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Design of an optimal promoter involved in the heat‐induced transcriptional pathway in Arabidopsis, soybean, rice and maize
- Maruyama, Kyonoshin, Ogata, Takuya, Kanamori, Norihito, Yoshiwara, Kyouko, Goto, Shingo, Yamamoto, Yoshiharu Y., Tokoro, Yuko, Noda, Chihiro, Takaki, Yuta, Urawa, Hiroko, Iuchi, Satoshi, Urano, Kaoru, Yoshida, Takuhiro, Sakurai, Tetsuya, Kojima, Mikiko, Sakakibara, Hitoshi, Shinozaki, Kazuo, Yamaguchi‐Shinozaki, Kazuko
- The plant journal 2017 v.89 no.4 pp. 671-680
- Arabidopsis, Liliopsida, bioinformatics, breeding, cell differentiation, climate change, corn, fauna, flora, gene expression, genes, heat shock response, heat stress, plant tissues, prediction, response elements, rice, roots, seedlings, soybeans, transcription (genetics)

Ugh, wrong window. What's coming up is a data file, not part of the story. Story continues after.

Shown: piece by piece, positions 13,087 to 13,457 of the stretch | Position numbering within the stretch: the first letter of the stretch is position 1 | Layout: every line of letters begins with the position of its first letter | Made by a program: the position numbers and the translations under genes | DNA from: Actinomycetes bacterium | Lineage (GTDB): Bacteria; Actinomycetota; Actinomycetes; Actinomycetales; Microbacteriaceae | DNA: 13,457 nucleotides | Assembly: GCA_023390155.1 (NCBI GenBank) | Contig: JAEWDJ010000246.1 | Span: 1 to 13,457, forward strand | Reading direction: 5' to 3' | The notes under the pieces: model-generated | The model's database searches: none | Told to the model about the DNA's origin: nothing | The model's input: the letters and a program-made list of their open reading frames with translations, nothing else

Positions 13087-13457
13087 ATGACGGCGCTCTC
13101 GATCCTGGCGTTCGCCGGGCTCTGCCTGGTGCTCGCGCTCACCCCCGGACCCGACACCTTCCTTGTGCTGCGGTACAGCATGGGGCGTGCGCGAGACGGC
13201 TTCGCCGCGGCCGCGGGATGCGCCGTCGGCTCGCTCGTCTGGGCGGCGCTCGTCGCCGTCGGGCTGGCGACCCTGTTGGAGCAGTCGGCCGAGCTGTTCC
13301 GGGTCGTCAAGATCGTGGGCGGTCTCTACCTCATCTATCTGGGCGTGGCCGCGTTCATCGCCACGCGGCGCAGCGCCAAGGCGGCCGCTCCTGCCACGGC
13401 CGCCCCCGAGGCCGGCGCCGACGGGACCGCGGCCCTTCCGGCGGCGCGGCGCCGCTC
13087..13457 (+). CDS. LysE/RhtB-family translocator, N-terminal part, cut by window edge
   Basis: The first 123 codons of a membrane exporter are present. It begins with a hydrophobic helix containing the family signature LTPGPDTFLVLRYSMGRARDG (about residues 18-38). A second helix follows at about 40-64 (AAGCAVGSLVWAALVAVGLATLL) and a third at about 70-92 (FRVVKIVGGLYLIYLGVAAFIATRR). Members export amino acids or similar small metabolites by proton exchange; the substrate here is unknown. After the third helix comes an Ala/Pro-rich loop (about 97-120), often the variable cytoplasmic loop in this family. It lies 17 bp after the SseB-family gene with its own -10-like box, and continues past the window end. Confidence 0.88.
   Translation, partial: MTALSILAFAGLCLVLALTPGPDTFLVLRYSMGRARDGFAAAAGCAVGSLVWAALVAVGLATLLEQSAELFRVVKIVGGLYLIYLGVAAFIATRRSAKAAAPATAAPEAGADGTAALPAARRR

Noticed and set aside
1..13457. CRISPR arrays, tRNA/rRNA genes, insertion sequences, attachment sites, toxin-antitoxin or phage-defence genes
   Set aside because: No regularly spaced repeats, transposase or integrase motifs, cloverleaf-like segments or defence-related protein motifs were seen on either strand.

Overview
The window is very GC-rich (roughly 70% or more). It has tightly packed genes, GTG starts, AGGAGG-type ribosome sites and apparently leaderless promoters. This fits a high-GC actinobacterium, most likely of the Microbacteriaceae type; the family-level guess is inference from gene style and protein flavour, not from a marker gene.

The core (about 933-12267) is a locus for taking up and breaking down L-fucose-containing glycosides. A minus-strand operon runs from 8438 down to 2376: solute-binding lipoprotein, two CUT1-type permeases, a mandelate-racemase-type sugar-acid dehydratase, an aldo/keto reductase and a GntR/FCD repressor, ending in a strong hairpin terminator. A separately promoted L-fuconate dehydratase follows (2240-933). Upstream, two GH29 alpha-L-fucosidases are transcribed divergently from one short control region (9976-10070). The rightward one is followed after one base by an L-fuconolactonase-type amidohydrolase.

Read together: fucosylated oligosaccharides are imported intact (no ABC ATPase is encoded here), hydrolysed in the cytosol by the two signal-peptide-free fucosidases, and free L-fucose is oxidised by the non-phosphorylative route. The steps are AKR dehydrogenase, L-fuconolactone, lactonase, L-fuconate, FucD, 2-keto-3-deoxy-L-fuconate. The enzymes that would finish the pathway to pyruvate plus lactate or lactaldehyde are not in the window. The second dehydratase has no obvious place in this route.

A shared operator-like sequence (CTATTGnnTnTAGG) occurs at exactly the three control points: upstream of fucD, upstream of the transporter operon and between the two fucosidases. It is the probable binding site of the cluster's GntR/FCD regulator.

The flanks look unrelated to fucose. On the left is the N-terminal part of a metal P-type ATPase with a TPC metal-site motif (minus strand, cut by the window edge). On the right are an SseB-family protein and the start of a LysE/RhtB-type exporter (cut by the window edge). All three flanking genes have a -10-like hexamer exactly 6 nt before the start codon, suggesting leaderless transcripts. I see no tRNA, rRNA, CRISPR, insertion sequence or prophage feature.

- Interactions between heat shock (HS) factors (HSFs) and heat shock response elements (HSEs) are important during the heat shock response (HSR) of flora and fauna. Moreover, plant HSFs that are involved in heat stress are also involved in abiotic stresses such as dehydration and cold as well as development, cell differentiation and proliferation. Because the specific combination of HSFs and HSEs involved in plants under heat stress remains unclear, the mechanism of their interaction has not yet been utilized in molecular breeding of plants for climate change. For the study reported herein, we compared the sequences of HS‐inducible genes and their promoters in Arabidopsis, soybean, rice and maize and then designed an optimal HS‐inducible promoter. Our analyses suggest that, for the four species, the abscisic acid‐independent, HSE/HSF‐dependent transcriptional pathway plays a major role in HS‐inducible gene expression. We found that an 18‐bp sequence that includes the HSE has an important role in the HSR, and that those sequences could be classified as representative of monocotyledons or dicotyledons. With the HS‐inducible promoter designed based on our bioinformatic predictions, we were able to develop an optimal HS‐specific inducible promoter for seedlings or single cells in roots. These findings demonstrate the utility of our HS‐specific inducible promoter, which we expect will contribute to molecular breeding efforts and cell‐targeted gene expression in specific plant tissues.